For any pet owner there will be occasions you need to neutralize dog urine or that of your cat. No matter how well house trained they are, accidents can happen. So if you own a dog or a cat here are a few tips to help you keep your home free of the pungent smell of pet urine.
Composition of dog urine
Dogs urine, which is produced by the kidneys is a byproduct of their bodies metabolism. It is made-up of 95% water and 5% water-soluble organic materials and ions. The type of diet and level of nutrition has a lot to do with the composition of urine, but generally it contains the following substances – urea, creatine, uric acid, carbohydrates, enzymes, fatty acids, hormones, sodium, potassium, magnesium and ammonia. It is the uric acid that gives off the horrid odour that is difficult to mask.
When dogs urinate on the carpet the temptation is often to reach for a bottle of carpet cleaner to spray onto the affected area and then scrub away in the hope this will neutralize dog urine while also restoring your carpet back to its former glory. This may help to remove the stain but it won’t deal with the odour (I sadly used the carpet cleaner method so I speak from good experience that this is not the cure when looking to neutralize dog urine. I sprayed on the carpet cleaner and used a scrubbing brush to try removing all traces of urine. I ended up damaging the carpet pile scrubbing the carpet cleaning detergent into the carpet. Once dry there was no stain but the smell of urine lingered – despite all that effort!!).
Removing dog urine from a carpet
The longer dog or cat urine is left on a carpet, the worse the problem becomes – as it seeps through the carpet into the underlay and flooring beneath. If you are out of the house at the time of the offence you will soon be alerted to the accident when hit by the smell on your return. While it might be too late to blot up all traces of urine, a pet urine neutralizer sprayed on to the carpet will remove the smell.
Use carpet stain remover if your carpet looks stained – but only do this after applying a pet urine neutralizer and once the area has dried through thoroughly.
Avoid using a steam cleaner to remove urine from your carpet. The heat will bond the protein in urine to any man-made fibres permanently locking in the smell. Follow the above steps to neutralize dog urine first and then use the steam cleaner to remove stains.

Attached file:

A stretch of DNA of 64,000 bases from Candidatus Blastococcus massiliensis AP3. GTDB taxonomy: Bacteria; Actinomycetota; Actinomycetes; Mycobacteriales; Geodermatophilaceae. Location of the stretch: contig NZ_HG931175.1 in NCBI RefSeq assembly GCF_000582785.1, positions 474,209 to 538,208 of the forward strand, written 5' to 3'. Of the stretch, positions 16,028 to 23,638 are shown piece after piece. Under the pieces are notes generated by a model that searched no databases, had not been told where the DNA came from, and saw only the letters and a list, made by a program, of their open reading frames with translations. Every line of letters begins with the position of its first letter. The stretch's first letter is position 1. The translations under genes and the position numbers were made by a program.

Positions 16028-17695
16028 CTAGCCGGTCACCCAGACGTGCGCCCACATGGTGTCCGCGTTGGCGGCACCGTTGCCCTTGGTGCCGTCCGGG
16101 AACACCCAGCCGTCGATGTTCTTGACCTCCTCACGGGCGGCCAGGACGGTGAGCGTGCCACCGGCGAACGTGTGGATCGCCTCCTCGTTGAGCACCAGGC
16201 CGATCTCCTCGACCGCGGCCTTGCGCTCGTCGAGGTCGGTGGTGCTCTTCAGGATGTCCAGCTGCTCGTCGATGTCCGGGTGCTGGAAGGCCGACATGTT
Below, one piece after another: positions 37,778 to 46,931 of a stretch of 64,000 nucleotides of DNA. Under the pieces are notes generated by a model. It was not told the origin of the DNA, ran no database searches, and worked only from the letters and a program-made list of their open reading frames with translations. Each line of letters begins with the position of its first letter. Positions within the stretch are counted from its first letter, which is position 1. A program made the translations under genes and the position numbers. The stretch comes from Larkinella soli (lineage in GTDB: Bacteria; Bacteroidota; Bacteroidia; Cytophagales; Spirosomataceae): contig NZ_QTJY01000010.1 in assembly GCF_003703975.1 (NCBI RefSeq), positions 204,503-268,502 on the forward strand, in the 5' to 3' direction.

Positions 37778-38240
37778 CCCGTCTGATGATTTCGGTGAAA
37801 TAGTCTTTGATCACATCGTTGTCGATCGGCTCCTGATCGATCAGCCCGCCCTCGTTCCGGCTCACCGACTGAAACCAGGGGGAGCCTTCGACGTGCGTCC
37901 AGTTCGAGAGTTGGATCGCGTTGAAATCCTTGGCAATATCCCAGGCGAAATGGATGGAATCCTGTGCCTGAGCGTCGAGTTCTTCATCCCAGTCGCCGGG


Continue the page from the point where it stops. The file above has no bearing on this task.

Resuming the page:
What about using bleach to clean and neutralize urine smells? Bleach is a great disinfectant but it doesn’t neutralize urine odours. It is also highly toxic to humans and pets when you breathe in the fumes. There is also the option of making-up your own home remedy by combining vinegar, peroxide, dishwashing liquid and baking soda. This works by temporarily masking the smell, but in my experience it doesn’t remove the smell fully which is what you want to do so your pet doesn’t use that same spot again. Home remedies made up in a spray bottle don’t necessarily have a long shelf life so if you are a busy person and want something on hand immediately then keeping a bottle of pet urine neutralizer on hand may suit your life-style better.
The more dramatic and rather costly alternative is to rip-up the carpet!
No matter how well house-trained your pets are accidents can happen. An ageing pet, a cat with an urinary tract infection (UTI) or an excitable dog that “leaks” when you return home from work – they are all good reasons to invest in a bottle of pet urine neutralizer and have it at hand to deal with these little accidents as soon as possible.
Benefits of Mrs Gleam’s pet urine neutralizer
- Breaks down the proteins in urine.
- Equally as effective on dried soiled areas – simply spray offending area and leave for a few minutes.
- Eliminates odours.
- Leaves citrus aroma, which can deter cats from using same area.
- Completely safe around your pets.
- Kills germs
- Convenient 750ml spray bottle.
While it can be upsetting having to go about neutralizing the smell of dog urine it is important to consider why your pet may have chosen to go to the toilet indoors and not let you know they need to be let out. Any changes to the colour of the urine should also alert you to booking an appointment with your vet to rule out a UTI or other illness.